do a lot of videos and it hasn't affected him any at all.
But if Chris Knight can't be heard anywhere, but he can be
seen at CMT on video, then that's important. Video helped
break the Tractors. Video was also all over the Kentucky Headhunters
before radio got on board. Universal (Decca's parent company-ed.)
has a college marketing department. It's not really geared
for Country music, but they're working on Chris Knight now.
They are going to do one Nashville project a year. They have
people in the major college towns doing a lot of campus-wide
promotionslistening parties and things like that. Word of
mouth works more among young people.
face it, if at thirty-four years old, I tell ten people that
they should hear a particular record, chances are none of
them are going to buy it. If a fourteen year old tells ten
people to go buy a record, probably five of them are going
to go buy it. Again I'm not an expert on this, but in my estimation
these things have to be explored for Nashville to continue
to grow. We'll always be viable, but to open up any new ground
and to establish ourselves as more than just a source to feed
Country radio, we'll have to learn to explore some of those
are another good way. We sent Chris Knight's record to just
about every music supervisor in L.A. We got a surprising number
of calls back. We'll see what happens. The Trisha Yearwood
song in Con Air is a good sign. The Hope Floats soundtrack
is another great example. Lisa Loeb was broken by a soundtrack.
I'm not saying we're going to have to do what they do in rock
and roll, but I know that Hootie and the Blowfish's first
album didn't start selling for a year and a half. I know that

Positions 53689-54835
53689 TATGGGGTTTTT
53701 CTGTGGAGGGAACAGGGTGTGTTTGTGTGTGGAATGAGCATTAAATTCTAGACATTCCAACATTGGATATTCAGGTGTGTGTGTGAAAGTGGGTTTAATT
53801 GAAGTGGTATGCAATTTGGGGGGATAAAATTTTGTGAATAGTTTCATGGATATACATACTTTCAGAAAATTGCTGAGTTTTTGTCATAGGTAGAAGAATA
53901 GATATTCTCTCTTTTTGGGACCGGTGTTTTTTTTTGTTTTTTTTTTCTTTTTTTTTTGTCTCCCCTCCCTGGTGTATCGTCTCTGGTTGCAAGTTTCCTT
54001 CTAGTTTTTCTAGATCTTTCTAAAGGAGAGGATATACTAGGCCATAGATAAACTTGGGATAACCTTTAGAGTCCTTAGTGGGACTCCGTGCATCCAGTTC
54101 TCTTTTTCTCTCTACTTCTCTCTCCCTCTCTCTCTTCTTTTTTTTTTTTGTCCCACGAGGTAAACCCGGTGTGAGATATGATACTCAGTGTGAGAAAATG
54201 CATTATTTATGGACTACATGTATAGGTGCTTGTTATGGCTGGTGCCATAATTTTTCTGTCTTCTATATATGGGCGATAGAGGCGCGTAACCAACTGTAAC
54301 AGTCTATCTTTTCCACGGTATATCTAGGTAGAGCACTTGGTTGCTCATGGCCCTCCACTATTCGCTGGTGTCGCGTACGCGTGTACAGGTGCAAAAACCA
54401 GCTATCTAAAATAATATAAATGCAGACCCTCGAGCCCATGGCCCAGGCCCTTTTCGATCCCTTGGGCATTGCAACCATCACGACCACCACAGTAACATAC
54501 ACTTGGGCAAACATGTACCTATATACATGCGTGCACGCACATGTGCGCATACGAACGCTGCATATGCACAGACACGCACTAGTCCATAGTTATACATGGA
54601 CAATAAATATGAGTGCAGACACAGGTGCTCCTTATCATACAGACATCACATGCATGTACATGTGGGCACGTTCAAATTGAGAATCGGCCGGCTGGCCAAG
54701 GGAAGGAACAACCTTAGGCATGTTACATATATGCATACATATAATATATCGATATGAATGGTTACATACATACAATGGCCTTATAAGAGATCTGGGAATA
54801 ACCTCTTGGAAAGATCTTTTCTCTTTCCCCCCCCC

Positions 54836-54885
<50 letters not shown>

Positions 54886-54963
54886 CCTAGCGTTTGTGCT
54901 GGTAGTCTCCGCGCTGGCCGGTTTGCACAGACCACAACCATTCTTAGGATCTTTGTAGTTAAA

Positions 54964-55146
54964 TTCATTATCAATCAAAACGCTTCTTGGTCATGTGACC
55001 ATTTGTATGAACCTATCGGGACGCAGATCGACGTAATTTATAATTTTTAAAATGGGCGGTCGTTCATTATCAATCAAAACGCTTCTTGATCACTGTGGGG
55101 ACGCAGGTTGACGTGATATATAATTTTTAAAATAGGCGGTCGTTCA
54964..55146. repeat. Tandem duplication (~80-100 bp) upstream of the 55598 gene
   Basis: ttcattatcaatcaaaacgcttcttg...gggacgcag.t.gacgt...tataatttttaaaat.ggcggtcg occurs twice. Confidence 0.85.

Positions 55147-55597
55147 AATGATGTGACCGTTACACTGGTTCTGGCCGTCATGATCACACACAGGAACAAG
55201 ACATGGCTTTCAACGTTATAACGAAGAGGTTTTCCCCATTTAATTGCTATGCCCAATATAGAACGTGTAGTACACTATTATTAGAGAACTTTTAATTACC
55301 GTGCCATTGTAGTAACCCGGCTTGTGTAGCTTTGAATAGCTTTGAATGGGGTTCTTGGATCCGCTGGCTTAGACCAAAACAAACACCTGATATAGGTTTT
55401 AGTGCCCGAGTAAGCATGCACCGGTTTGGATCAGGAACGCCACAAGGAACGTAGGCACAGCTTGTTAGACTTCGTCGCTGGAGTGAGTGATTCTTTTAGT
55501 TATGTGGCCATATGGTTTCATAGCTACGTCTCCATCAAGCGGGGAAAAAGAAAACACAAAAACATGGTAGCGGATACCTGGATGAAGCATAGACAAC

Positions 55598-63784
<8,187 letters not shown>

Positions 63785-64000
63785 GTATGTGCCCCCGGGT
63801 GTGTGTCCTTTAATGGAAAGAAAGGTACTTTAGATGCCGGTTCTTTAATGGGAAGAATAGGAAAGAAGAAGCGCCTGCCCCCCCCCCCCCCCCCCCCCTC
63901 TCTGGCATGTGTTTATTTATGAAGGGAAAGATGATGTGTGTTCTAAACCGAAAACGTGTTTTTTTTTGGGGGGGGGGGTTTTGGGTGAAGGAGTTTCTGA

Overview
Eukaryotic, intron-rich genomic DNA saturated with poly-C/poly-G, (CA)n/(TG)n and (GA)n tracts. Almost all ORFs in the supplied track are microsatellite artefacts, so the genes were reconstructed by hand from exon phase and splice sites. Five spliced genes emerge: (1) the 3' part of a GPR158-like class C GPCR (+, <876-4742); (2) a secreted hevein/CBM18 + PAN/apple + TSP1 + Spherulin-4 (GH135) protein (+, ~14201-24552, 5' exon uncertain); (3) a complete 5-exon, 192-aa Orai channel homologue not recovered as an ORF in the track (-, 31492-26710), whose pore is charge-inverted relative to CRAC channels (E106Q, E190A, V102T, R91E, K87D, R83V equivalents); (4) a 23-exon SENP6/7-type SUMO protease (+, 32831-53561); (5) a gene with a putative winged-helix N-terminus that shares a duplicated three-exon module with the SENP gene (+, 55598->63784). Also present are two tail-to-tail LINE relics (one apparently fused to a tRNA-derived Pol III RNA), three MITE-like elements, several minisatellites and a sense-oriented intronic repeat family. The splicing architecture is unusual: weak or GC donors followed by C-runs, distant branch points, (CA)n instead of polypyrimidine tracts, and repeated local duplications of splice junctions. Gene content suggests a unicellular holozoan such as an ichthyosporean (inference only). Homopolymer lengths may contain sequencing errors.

happens all the time. I've seen numbers on the first few months
sales of a lot of huge albums. They didn't sell the kind of
numbers at first that Chris Knight is selling. I think a longer
term commitment is needed. It's obvious that sticking with
a record can make a huge difference.
Where do you see yourself being in ten years?
I love publishing and I love A&R. I could see myself having
a future forever in publishing. I could possibly see myself
having a future forever in A&R. They are sort of one and the
same. If I have the opportunity to do the creative things
that I want to do, then A&R would be fine. But I want to be
a really good A&R person.
want to have a career like the people I respect. Tony Brown
is a great example. He's signed such an array of artists.
You could put Reba, Vince, Rodney Crowell, the Mavericks,
Kelly Willisall of these records that he's doneback to
back, next to each other and you wouldn't know that he produced
them all. I think he's a true A&R person. Also, John Hammond.
Anybody who signed Billie Holliday, Barbara Streisand, Bob
Dylan, Bruce Springsteen and Stevie Ray Vaughnhow much broader
do you get than that? Every one of those people is innately
very talented. Hopefully in ten years I will be in a situation
where I will be working with artists I think are very talented
and rewarding to me.
Perkins was an editor at Scribners and somebody who I would
like to emulate. The first person he ever signed was F. Scott
Fitzgerald. They read him the riot act over it, of course.
But he signed Hemingway, James Jones, Thomas Wolfe. The last
book he ever edited was ëFrom Here To Eternity.' He hung out
with all of those guys and drank with them. He was a weird
duck, you know. He wasn't doing what everybody asked him to
do. He caught shit for signing every one of those people.
But he would stick to his guns. They're memorable people.
I'd like to work with people whose music will be memorable
in thirty years. Neil Young's music is timeless. I think a
lot of Alan Jackson's music is timeless, and so is George
Strait's. That's the kind of music I'd like to be remembered